Mud and Sticks are some of the most important tools of childhood. Whether the kids are making “soup”, mortar, a potion, or simply feeling the textures and observing the transformation these childhood experiences are fundamental to growth.
Liz Gustafson is the teacher of the Growing Together Playschool. She has a Bachelor’s Degree from Reed College and a Master’s Degree in Early Childhood teaching and is the mother of two young boys. Liz has a passion for the magic of childhood and a talent for helping children discover and respect their inner voice. She practices the Positive Discipline approach which looks to the core causes of behavior and teaches solutions instead of punishment. She is enthusiastic about emerging curriculum and child-directed projects and has done independent research into the Reggio-Emelia approach to preschool education. She continues to be inspired by the value that children’s ideas hold in that philosophy. Liz is also an advocate of emotion-coaching, believing that all feelings are valid and deserved to be recognized.
Liz recognizes that the most important relationship in early childhood is the bond between parents and children and works extensively to ensure that parents are informed and involved in the activities of their children’s days at the Growing Together Playschool. Liz invites parents to be as involved as they would like in their child’s experience. Parents may stay as long as they would like or drop off quickly if need be. Liz works hard to ensure that specifics as well as qualities of the day are conveyed through daily updates and photos.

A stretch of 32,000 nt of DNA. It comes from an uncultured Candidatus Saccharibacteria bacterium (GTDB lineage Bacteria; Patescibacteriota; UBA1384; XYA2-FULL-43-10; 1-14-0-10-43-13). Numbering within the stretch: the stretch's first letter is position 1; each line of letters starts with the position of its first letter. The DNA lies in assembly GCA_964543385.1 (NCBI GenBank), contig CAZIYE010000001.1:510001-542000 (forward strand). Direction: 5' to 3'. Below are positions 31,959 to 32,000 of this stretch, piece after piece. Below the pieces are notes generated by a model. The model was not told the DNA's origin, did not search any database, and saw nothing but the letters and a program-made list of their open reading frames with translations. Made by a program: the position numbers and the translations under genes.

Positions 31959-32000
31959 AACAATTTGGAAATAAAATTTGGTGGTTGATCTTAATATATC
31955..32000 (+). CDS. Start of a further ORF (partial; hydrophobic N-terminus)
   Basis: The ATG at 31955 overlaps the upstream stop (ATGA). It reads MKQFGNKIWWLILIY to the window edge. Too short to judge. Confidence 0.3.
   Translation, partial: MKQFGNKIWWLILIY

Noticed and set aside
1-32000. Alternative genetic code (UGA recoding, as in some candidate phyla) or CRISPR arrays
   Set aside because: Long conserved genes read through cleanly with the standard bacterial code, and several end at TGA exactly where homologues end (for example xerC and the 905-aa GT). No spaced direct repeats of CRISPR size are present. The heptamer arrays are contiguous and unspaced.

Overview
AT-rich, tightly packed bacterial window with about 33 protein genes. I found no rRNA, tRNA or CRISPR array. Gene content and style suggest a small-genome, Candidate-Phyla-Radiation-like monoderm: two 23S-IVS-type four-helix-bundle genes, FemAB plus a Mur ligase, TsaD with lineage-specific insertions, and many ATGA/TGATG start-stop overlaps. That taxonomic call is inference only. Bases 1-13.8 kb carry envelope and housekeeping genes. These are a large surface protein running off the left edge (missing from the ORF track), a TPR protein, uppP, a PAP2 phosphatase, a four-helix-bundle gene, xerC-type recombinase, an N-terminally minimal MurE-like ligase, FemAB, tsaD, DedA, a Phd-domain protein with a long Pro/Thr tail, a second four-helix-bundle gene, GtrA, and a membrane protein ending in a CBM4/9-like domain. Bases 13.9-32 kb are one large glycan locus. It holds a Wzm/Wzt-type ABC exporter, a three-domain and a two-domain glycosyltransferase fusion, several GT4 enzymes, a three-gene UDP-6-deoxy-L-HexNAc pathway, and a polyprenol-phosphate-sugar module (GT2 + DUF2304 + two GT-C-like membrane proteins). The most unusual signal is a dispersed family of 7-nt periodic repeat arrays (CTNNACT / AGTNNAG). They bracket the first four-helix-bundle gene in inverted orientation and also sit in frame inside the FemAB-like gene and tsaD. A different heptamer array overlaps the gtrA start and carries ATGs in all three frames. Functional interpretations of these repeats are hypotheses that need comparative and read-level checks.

Respect is the foundation for growth and learning at the Growing Together Playschool. Liz encourages the children to recognize that through respecting themselves, others and their space, problem-solving and “rule making” can be easy. At Growing Together children are encouraged to recognize the results of their actions and to see “rules” as a tool to ensure safety and opportunities for everyone. Positive Discipline techniques, meeting each child’s needs, teaching alternatives, and recognizing actual motives are used instead of punishment. Older children are encouraged and taught techniques of problem solving and “meetings” to address disputes and conflicts.
Likewise, children at the Growing Together Playschool are given respect for their ideas and accomplishments. They are encouraged to pursue their interests, to meet the world with curiosity and to recognize and voice their needs. Liz practices emergent curriculum planning, which is a child-directed philosophy that allows for the flexibility to encourage individual pursuits and peer involvement.
Liz is educated in many progressive ideas about child development and developmentally appropriate practices. At Growing Together Playschool she provides the children with many structured and unstructured opportunities for large and small motor, cognitive and social/emotional development as well as fun, friends and new experiences.